The law changes on Monday and will mean all children aged up to 12 or who are under 135cm (4ft 5in) tall must use the correct restraints – child seats for infants and booster seats for older children. Drivers who flout the laws could face a £30 fixed penalty notice or a fine of up to £500 if the matter goes to court.
Dave Parkes, duty of care specialist at Masterlease, says fleets should update their policies and make sure drivers are up to speed with the changes. He warned that exceptions to the rules, including riding in taxis and those making short, unexpected journeys, have complicated the issue and could cause confusion among drivers.
Parkes said: ‘In case of any doubt, fleet managers should advise drivers that if they carry a child in a company vehicle, then they must comply with the new regulations, whatever the length of the journey.’
This Q&A is designed to help you answer particular questions regarding the detail of the legislation, the reasons for its introduction and queries on how to stay within the law.
Why are the rules changing and why now?
Too many children travel without any restraint and parents have allowed older children to move up to adult belts too soon. The law will help keep children safer when travelling in vehicles. The legislation is changing now as the UK is implementing European Directive 2003/20/EC.
How did the Government decide on a height of 135cms?M
The EU Directive applies to children up to 150cms, but member states have a dispensation to set a 135cm limit in their domestic legislation. The Government decided consultation that a limit of 135cm provides the optimum balance between practical application and safety.
How old is the average child at 135cms?
A child usually reaches this height around the age of eight or nine years old. A child must use a car seat until they reach that height or the age of 12.
Who is responsible for ensuring a child uses the appropriate restraint?
The driver of the vehicle is legally responsible for every passenger under the age of 14, and must ensure that the appropriate child restraint is used.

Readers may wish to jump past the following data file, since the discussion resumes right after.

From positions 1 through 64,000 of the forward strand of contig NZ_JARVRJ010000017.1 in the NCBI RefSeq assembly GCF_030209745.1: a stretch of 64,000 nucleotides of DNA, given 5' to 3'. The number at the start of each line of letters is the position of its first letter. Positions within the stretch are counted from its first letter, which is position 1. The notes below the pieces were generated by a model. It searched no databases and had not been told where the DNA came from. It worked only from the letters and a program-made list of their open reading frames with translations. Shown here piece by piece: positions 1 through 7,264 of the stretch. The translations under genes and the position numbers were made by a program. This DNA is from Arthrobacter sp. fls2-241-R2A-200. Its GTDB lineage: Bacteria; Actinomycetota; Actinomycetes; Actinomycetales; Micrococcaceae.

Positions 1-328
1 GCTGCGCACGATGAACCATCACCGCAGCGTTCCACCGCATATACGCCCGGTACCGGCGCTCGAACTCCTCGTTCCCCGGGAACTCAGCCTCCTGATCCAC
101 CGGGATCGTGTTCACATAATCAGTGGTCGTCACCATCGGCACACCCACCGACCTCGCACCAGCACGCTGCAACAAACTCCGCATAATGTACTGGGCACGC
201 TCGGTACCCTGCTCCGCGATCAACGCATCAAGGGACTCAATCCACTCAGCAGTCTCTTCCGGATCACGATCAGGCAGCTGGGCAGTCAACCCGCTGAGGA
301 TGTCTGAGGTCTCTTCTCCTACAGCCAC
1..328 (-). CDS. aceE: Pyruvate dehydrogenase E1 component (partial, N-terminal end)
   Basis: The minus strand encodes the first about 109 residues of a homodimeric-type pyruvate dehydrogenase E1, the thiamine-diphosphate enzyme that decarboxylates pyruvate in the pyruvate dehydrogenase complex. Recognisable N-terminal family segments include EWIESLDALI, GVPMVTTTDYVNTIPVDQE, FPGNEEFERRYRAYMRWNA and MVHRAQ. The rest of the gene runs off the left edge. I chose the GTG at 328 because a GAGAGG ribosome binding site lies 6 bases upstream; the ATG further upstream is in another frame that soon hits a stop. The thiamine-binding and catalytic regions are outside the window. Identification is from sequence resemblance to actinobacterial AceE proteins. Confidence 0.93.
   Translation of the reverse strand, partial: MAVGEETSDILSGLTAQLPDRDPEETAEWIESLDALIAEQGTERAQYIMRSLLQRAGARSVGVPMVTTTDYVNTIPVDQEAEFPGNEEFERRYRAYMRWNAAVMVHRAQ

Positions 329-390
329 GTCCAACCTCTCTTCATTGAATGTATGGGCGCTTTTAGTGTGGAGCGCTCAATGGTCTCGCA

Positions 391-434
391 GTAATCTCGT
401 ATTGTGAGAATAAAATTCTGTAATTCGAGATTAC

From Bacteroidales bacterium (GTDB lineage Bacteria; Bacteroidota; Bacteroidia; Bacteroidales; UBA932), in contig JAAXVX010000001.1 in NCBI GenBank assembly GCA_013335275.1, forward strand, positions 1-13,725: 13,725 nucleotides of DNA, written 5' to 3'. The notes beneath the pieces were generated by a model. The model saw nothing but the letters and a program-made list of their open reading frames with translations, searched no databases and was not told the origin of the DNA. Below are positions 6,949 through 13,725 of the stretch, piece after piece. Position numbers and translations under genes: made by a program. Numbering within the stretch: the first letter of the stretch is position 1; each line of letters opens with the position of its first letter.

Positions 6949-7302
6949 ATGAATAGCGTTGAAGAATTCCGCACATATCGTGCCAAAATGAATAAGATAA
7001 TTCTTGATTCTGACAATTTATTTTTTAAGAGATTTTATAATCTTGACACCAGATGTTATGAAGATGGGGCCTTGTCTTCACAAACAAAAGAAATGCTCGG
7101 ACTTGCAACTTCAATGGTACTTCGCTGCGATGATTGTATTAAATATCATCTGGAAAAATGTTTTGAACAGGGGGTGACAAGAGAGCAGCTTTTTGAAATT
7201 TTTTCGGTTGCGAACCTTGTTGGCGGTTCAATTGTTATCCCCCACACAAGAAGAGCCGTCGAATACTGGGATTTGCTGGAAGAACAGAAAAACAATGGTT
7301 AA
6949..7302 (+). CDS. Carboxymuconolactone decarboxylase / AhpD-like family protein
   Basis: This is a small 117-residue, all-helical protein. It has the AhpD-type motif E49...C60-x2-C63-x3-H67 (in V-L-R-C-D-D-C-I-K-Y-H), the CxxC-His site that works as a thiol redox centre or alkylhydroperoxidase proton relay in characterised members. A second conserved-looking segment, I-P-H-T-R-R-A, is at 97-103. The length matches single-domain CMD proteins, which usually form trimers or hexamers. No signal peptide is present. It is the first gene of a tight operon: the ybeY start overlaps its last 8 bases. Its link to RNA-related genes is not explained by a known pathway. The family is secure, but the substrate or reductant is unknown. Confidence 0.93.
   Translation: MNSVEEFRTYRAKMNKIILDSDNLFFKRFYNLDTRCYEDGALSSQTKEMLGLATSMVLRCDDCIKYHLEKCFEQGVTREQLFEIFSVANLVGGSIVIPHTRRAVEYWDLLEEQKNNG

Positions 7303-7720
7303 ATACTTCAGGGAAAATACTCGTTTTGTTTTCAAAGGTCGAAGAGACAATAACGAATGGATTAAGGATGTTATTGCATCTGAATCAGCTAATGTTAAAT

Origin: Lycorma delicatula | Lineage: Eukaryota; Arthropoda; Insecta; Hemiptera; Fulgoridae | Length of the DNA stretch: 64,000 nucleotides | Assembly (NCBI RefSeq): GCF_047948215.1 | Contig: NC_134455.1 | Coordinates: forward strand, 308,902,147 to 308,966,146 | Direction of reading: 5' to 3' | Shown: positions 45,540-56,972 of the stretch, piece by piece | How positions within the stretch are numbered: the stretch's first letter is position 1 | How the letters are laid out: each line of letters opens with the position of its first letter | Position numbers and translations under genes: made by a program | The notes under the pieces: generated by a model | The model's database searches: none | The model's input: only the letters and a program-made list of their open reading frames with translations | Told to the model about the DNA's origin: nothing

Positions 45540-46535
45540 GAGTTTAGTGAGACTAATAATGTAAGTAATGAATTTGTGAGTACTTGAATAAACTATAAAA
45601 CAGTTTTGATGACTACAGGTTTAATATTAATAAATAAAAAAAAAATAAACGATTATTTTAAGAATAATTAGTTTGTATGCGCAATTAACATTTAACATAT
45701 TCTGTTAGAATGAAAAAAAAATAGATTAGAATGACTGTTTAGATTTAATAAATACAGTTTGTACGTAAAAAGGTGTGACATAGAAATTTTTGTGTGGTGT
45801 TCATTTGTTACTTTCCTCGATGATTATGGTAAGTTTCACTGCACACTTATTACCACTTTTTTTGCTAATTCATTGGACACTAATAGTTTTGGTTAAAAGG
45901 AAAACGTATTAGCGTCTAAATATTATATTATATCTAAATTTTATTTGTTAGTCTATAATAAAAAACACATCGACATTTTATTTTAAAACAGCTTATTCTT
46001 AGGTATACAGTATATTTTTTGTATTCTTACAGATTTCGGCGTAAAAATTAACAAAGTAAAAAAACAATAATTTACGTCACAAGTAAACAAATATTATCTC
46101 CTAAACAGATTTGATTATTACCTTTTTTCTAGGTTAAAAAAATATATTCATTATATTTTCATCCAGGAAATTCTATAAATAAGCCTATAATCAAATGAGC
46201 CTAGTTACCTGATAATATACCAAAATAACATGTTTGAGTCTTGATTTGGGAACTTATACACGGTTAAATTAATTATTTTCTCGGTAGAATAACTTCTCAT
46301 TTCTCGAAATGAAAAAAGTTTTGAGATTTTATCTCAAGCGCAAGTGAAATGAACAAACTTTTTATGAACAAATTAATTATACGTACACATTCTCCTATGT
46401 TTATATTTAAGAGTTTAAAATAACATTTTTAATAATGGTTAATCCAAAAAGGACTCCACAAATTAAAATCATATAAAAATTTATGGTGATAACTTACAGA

What are the penalties for non-compliance?
The penalties for non-compliance are a £30 fixed penalty notice. If a case goes to court, the maximum fine is £500. Penalty points are not applicable.
Isn’t the law going to put a significant financial burden on parents who may have to invest in new seats/boosters?
The Government says it recognises that a lot of families will be buying restraints as a result of this change in the law and Halfords, Mothercare and Toys R Us are supporting the THINK! road safety campaign and the change in the law by providing special offers on car seats and booster seats from the week commencing 17 July to the end of September 2006.
Some parents may decide to use second hand seats picked up from charity shops or car boot sales as they can’t afford to purchase news seats. Isn’t this potentially more dangerous than using the adult belt alone?
The Government says parents and carers should avoid using ‘second hand’ seats. It is hard to check that they meet safety standards UN ECE 44.03 or later; the history of the seat is not known and the correct fitting instructions may not be available. Second hand seats that have been involved in road traffic accidents should not be used under any circumstances.
If parents have two cars will they need a set of seats for each car?
Parents will need to ensure each child has an appropriate car restraint that will fit the car or cars they intend to travel in. This does not necessarily mean a seat for each child in each car as many car seats can be used across a range of vehicle models and types. However, not all car seats are compatible with all types of car. Please check when you buy the car seat that it will fit safely and appropriately into all the cars in which you intend to use the restraint. Also refer to your car’s handbook.